HCJ 6679/15 Qaryut Village Council Head v the Commander of IDF Forces in the West Bank

Petition Submission Date: 8.10.2015

The archaeological site Khirbet Seilun (Tel Shiloh) is located in the Palestinian village of Qaryut, in the heart of the West Bank. Settlement there began during the Middle Bronze Age and peaked during the Early Arab and Byzantine Periods. Several Byzantine churches were built, some of which became mosques after mass conversions to Islam. According to a late Judeo-Christian tradition, this is biblical Shiloh, the location of the Tabernacle.

In 1978, the military commander issued seizure order 1/78, which facilitated an archaeological dig on Qaryut’s lands, which then became the settlement of Shilo. Later on, the Israeli government expanded the settlement’s area of jurisdiction to include the archaeological site. The military seizure order – a tool meant to be used for urgent military needs, and which does not constitute expropriation of the land from its owners – has no expiration date, although it is designed to be a brief measure. No military use was made of the seized land since 1978.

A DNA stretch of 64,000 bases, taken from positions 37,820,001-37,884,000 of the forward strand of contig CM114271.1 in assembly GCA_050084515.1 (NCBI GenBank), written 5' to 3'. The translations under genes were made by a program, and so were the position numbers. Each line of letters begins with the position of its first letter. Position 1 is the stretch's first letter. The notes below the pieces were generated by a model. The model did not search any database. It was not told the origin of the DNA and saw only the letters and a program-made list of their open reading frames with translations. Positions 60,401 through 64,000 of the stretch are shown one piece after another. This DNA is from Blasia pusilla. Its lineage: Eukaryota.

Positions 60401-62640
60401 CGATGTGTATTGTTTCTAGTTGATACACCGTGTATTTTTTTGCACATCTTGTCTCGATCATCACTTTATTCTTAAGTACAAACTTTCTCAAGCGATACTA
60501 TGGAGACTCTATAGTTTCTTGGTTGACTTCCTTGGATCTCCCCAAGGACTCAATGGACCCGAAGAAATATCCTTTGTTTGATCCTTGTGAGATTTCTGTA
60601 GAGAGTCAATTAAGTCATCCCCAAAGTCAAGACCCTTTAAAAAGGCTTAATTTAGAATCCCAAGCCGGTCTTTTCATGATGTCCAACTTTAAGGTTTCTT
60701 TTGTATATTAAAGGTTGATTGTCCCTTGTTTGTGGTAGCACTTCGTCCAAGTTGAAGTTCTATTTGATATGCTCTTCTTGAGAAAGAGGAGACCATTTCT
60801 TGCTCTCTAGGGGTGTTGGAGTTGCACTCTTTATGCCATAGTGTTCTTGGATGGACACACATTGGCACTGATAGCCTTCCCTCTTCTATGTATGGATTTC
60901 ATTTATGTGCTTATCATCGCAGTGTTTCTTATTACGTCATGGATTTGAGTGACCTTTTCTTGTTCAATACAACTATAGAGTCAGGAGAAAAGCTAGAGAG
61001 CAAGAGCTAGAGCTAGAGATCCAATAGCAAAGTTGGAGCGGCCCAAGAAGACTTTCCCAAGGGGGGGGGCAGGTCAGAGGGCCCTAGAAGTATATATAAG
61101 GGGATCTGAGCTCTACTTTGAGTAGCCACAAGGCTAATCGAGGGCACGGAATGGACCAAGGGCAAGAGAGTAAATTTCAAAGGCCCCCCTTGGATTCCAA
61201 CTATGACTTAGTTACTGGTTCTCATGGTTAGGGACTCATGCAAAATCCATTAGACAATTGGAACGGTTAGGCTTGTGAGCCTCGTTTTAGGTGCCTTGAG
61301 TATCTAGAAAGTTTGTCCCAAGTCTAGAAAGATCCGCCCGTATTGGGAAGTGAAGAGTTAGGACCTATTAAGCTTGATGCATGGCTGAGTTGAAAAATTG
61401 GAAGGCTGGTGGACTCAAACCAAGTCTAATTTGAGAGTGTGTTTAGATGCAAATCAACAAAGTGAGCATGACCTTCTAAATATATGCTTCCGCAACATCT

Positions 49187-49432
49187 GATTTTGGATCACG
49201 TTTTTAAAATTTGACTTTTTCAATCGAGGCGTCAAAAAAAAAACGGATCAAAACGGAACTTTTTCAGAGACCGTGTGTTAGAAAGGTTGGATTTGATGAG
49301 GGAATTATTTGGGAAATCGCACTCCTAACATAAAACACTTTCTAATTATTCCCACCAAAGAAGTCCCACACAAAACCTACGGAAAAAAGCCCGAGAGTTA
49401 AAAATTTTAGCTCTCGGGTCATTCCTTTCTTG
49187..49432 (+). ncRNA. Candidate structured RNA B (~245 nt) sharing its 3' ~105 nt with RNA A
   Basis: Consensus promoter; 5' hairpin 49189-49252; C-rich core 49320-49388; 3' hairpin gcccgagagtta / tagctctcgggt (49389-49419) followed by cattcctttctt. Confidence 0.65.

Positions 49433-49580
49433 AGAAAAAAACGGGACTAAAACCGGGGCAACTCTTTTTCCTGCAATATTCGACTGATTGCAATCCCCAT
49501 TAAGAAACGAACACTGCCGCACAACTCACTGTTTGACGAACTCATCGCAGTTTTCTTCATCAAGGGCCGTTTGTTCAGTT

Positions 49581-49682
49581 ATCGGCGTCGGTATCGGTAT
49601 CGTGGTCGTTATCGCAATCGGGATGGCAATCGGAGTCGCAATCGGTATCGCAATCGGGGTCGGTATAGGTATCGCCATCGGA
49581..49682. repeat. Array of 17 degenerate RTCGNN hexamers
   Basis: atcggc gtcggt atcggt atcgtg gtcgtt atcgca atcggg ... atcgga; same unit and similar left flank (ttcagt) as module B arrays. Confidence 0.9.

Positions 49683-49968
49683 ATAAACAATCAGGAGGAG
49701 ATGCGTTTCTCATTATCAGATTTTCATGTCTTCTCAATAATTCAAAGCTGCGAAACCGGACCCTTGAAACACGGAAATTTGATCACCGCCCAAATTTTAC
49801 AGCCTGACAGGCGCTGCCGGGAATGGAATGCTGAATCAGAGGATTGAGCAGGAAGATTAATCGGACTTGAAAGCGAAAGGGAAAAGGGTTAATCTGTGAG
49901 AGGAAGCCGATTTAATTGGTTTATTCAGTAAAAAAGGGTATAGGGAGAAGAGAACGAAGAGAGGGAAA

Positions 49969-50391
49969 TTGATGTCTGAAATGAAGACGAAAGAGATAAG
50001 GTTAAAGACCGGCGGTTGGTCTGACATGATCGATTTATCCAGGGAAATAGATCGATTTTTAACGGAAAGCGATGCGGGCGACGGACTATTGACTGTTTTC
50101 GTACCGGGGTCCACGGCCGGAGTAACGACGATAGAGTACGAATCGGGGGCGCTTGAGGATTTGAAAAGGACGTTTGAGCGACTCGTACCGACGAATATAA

In 1992, the military commander decided to include the Khirbet Seilun/Tel Shiloh archaeological site within the boundaries of the settlement of Shilo. As a result, and due to a 1970 military order preventing Palestinians from entering Israeli settlements, Palestinian residents of the West Bank were barred from reaching Khirbet Seilun, which served as a ritual place for hundreds of years. The site’s inclusion in the Israeli settlement place it under the authority of the Binyamin Regional Council, which allocated management of the archaeological site to the private Mishkan Shiloh Association – The Center for the Study and Development of the Cradle of Settlement in the Land of Israel.